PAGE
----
Horny On Mane: Why Are We All So Thirsty For Simba?

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Here’s some bad news for anyone who had a crush on a certain Disney character growing up: the new Simba is not hot. 

Not like the original Simba was, at least. 

Because, you know, he’s now a literal lion, and not remotely sexy. As opposed to being a cartoon lion of the very sexy variety. 

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Don’t @ me, you know it’s true. Cartoon Simba was hot. He had that mane that was reminiscent of the perfect, floppy dream boy hair of the ‘90s. That cheeky smile, that flirty eyebrow raise…not to mention the voice of Matthew Broderick at his Ferris Bueller best.

And Simba isn’t the only Disney animal worthy of thirst status. He’s not even the hottest. That title belongs to Robin Hood, a fox on every level. And don’t even get me started on the actual human cartoon guys, most of whom Can Get It. 

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But what is it about these cartoons – and especially the animals – that captures our young hearts and, uh, maybe even other parts of ourselves?

The answer is quite simple: they were drawn hot. Literally, they were designed to be attractive to us. Don’t just take my word for it: Dr Lauren Rosewarne, a senior lecturer at the University of Melbourne and the author of Sex and Sexuality in Modern Screen Remakes – a.k.a. the expert on this shit – says it’s “perfectly normal” to be drawn to cartoon characters.

“The animation studio business model is reliant on our interest and attraction to their characters,” Dr Rosewarne explains. “Such characters are often presented as just slightly older and attractive in a non-threatening way.”

“Of course, there are also characters that are deliberately presented as sexy. Be it via gender stereotyping regarding physique – think of the big, strong princes and heroes in cartoons, or the slender, long-haired princess – such characters are often drawn in ways that take idealised versions of the male/female physique and amplify them.”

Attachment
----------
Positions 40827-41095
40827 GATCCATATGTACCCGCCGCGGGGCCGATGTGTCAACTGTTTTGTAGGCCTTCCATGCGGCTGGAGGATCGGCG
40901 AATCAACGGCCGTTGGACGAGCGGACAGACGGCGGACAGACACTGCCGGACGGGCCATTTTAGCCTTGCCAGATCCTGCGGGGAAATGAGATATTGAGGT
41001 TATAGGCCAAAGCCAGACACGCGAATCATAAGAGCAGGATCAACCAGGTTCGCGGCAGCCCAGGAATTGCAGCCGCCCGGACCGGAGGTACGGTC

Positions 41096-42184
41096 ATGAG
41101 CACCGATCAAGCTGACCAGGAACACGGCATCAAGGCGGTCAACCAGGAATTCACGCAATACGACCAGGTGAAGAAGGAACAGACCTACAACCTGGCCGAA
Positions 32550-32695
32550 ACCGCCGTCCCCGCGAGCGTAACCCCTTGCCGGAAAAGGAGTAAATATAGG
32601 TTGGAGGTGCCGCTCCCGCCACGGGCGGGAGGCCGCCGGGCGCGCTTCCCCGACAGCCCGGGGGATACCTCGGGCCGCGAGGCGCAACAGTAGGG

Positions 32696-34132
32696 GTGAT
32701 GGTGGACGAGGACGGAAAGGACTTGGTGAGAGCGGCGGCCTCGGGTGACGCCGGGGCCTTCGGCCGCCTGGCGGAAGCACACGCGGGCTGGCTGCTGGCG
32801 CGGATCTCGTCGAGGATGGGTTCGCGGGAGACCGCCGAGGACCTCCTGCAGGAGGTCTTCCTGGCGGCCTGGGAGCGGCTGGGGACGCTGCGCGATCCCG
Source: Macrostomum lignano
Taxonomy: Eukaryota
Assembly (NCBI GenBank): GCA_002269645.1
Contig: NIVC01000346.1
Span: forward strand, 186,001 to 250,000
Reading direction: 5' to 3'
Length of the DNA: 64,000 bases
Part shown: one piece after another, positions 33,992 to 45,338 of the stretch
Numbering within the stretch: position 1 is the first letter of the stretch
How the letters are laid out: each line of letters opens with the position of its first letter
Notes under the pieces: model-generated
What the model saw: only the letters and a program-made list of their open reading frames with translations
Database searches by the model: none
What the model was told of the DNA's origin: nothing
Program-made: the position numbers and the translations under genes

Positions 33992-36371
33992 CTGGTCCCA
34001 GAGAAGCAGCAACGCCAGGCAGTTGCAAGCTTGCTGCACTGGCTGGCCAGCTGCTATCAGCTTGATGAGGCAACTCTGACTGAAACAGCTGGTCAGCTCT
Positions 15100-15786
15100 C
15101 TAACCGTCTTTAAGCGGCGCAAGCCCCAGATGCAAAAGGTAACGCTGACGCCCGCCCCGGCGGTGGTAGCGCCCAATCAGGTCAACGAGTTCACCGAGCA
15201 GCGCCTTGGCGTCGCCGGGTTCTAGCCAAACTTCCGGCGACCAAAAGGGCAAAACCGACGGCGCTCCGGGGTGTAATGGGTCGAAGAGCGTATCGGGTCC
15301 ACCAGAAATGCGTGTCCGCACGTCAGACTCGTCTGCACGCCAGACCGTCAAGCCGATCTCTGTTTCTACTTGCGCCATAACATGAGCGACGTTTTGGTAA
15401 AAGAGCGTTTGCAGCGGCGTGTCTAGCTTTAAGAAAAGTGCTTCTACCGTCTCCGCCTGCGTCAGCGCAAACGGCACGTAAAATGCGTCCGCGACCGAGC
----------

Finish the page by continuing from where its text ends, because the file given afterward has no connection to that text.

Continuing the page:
I can hear what you’re thinking. Like, that’s great for explaining our extreme thirst for Prince Eric or Dimitri from Anastasia or the smouldering Flynn Rider or even Gaston, if that’s what floats your boat.

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But, uh, what about the animal element? 

Turns out it’s not our fault – they’re just drawn hot too!

“When a character that is putatively an animal speaks with a sexy voice and human physical elements (curved hips/cleavage/biceps etc), the producer is presenting a sexualised animal to the audience – none of this is an accident,” Dr Rosewarne says. “For some audiences, this presentation won’t be particularly meaningful, in others it’s vaguely attractive, and for others… the display will be distinctly arousing. Producers know this and cash in on it.”

That’s the thing about these cartoons – and why the “live-action” remake of The Lion King doesn’t work so well – the more human these characters feel, the more we connect with them. Whether that results in a crush or not depends on your thirst levels (personally, my own have been high from a very young age). But regardless, the success of the narrative depends on you identifying with the characters in some way. 

“Simba offers a number of entry points for viewers to find him attractive,” says Dr Rosewarne. “We encounter him at different junctures across his life course, thus appealing to audiences in different ways. Initially blamed and ostracised, for example, he’s a wounded character…When he gets older – muscular, more adventurous – he potentially offers a bad boy, and then the hero appeal that some audiences will be drawn to.”

At the end of the day, having the hots for Simba doesn’t make you a furry. It just makes you a sucker for Disney’s plans to take all your money. 

Hakuna Matata, am I right?